Hi Sung,

In order for training to work best, the gradient would need to be computed for each layer. It is worth remembering that each layer’s gradient depends on the gradient of the layer “above” it, and that they aren’t computed by themselves.

Luckily, Tensorflow abstracts away most of this from you. By simply specifying a loss that utilizes output from the “top” layer, and computing the gradients with respect to all your variables using that loss, you don’t need to keep track of the gradients yourself.

The reason I don’t use trainer.minimize and the loss directly in this example is that in order to ensure we are updating our policy in a stable fashion, we need to sum the gradients over multiple episodes. In order to do this, we compute the gradient for each episode, and then apply them all at once after a certain number of intervals.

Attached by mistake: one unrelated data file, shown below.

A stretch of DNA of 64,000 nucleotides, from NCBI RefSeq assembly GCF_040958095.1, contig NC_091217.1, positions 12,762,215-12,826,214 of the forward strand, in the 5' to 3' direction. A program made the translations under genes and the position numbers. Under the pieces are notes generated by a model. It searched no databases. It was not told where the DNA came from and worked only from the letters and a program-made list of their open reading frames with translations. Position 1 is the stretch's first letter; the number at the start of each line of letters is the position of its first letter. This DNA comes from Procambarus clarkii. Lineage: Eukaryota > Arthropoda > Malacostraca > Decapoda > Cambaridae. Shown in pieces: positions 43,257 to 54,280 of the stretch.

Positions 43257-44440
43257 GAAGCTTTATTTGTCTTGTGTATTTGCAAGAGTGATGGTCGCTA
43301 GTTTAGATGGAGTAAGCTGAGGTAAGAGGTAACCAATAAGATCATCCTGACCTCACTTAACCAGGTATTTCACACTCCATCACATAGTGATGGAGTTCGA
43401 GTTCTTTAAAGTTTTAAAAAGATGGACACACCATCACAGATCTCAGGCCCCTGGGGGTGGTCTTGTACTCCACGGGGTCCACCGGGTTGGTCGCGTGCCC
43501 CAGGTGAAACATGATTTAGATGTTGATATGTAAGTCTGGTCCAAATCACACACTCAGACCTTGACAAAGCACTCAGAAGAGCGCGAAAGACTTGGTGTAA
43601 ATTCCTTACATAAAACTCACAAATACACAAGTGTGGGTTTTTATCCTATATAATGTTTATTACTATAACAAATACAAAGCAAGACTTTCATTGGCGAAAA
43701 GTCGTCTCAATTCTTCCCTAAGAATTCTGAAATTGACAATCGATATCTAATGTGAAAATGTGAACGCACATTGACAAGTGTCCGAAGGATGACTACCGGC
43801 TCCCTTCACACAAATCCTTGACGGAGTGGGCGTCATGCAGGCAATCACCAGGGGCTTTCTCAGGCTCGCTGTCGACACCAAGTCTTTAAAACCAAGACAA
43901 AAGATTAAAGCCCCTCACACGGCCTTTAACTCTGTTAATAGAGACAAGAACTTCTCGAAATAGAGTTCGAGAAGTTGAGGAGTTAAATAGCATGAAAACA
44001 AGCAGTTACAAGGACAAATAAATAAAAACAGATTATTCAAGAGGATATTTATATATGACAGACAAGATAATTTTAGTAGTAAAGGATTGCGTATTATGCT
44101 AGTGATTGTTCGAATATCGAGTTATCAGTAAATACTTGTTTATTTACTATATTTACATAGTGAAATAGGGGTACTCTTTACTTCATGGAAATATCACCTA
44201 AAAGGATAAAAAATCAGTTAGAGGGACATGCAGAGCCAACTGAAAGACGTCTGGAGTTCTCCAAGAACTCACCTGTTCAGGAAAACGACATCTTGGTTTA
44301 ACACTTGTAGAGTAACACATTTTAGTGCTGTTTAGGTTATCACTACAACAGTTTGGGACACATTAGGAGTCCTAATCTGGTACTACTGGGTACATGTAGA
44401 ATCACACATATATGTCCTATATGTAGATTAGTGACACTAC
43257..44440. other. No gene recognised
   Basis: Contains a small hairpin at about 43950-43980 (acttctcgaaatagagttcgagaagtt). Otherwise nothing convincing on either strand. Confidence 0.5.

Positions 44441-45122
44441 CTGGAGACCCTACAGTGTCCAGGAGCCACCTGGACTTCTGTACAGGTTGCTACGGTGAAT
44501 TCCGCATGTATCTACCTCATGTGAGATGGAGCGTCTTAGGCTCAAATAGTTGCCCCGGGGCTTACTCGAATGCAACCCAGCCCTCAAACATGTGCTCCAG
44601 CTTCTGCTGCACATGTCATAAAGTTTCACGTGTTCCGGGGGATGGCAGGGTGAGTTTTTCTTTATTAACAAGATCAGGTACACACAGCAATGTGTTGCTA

Hope this helps!

PhD. Interests include Deep (Reinforcement) Learning, Computational Neuroscience, and Phenomenology.

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